Overseas expansion for small businesses
Editorial

Overseas expansion for small businesses

Small companies can’t operate globally, can they? Well, yes, they can. Here, two very different firms highlight how it can be done.

The luxury lingerie entrepreneur

Leanna Williams is creative director at Harlow & Fox, the lingerie company she founded in 2011, which designs and creates garments in the UK, using luxury materials sourced from all over Europe, such as fine laces and opulent silks. Export has been a key concern for the company since its inception.

“With the entire world of customers out there, to just limit ourselves to a geographic area instead of seeking out our customers wherever they may be, made no sense to us,” says Williams. “So we worked with the Department for International Trade (DIT) to launch into Dubai and the US.”

The key marketing focus is the world’s largest lingerie trade show in Paris. By exhibiting there, Williams is able to meet wholesale buyers from across the globe. It has always been very important to have a good e-commerce site so consumers can also buy direct.

The firm received help from the DIT’s Passport to Export programme (at the time running under the DIT’s previous incarnation, UK Trade & Investment), and by working with one of their international trade advisors.

“The help we have received has been utterly invaluable,” says Williams. “Being able to access market-specific knowledge and guidance, as well as funding to allow us to exhibit at overseas trade shows, in addition to ongoing support and advice, really made the difference in being able to explore unknown markets with confidence.”  

Art world success

Mackenzie Thorpe is an artist whose unique and distinctive work became an international business. His work is now exhibited and collected in galleries across the world. He is credited with changing the face of commercial art publishing in the UK, and operates as a limited company: Mackenzie Thorpe Ltd. The firm began exporting to the US in the late 1990s and also now trades with Australia, New Zealand and Japan.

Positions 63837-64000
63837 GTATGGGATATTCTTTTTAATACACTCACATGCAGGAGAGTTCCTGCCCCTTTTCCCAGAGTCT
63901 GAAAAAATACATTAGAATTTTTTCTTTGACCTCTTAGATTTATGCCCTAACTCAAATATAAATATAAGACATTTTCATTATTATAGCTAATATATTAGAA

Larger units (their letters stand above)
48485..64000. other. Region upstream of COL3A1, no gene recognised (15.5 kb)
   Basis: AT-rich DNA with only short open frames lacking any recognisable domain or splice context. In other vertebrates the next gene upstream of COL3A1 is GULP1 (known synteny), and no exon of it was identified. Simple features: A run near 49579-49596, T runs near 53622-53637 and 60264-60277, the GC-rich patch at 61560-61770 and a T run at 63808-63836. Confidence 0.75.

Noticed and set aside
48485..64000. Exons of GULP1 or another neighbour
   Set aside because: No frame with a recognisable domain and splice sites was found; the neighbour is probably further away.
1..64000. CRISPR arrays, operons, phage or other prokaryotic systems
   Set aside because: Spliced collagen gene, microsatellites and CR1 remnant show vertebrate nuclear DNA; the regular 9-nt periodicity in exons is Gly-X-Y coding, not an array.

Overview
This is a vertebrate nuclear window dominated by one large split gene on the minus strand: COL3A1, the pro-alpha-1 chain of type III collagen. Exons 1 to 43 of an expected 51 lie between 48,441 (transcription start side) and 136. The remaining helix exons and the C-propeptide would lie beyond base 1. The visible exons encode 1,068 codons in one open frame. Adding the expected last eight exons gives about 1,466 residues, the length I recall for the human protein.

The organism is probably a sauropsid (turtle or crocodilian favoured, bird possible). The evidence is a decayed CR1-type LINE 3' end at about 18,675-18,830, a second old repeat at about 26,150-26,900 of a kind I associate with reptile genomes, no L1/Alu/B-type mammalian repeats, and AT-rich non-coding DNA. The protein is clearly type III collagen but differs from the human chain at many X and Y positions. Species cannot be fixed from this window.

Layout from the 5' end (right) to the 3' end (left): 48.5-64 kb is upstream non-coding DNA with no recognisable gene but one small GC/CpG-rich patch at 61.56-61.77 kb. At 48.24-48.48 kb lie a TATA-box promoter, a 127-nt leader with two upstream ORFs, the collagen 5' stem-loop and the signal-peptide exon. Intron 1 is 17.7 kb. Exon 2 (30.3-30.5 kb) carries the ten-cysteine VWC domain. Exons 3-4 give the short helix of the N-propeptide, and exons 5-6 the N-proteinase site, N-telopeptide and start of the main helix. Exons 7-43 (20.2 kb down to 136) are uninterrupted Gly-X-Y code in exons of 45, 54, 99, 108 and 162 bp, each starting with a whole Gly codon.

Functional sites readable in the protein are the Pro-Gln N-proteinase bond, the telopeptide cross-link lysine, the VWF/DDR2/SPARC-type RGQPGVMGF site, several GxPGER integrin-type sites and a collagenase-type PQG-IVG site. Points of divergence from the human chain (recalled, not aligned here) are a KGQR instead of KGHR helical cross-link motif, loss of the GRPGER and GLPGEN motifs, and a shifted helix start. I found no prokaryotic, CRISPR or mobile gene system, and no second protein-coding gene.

“The point we were at, it seemed like natural progression,” recalls Susan Thorpe, director. “International opportunities were presenting themselves and we took the decision to run with it.”

She continues: “One of the main issues we’ve faced is taking payments in different currencies. The charges incurred on foreign exchange can be eye watering and eat massively into your margins when you are at the mercy of fluctuating exchange rates. Some companies want to pay by credit card, and again this is both difficult and expensive, and there are delays with the amount actually hitting your account.”

To resolve this, Thorpe set up a currency dollar account so she can exchange at a time when the rate is favourable.

Thorpe is also a firm believer in face-to-face contact. “There is only so much business that can be done via email and Skype,” she says. “Sometimes you just need to sit and break bread with people in order to move things forward.”

The firm’s initial approach was to find local agents who could use their knowledge of the local market to help them get a foothold. Although they have recently had help from UK Trade & Investment (now DIT), in the early days they received no external help at all.

“It was very hard,” says Thorpe. “Looking back, I think we were incredibly naive and just dealt with the issues as they arose, but if we had thought too long and hard about it, I don't know if we would ever have got off the starting block.”

Pricing has also been a key issue. A strong pricing strategy should consider exchange rates, Thorpe advises. When there is high volatility, a price which was relatively equal in all territories suddenly can become more attractive for a customer to buy from another country. The rise of online shopping has exacerbated this problem. This, she says, then impacts negatively on that domestic market, with retailers feeling unhappy that a client can purchase an item cheaper than from them.

Alex Blyth Writer
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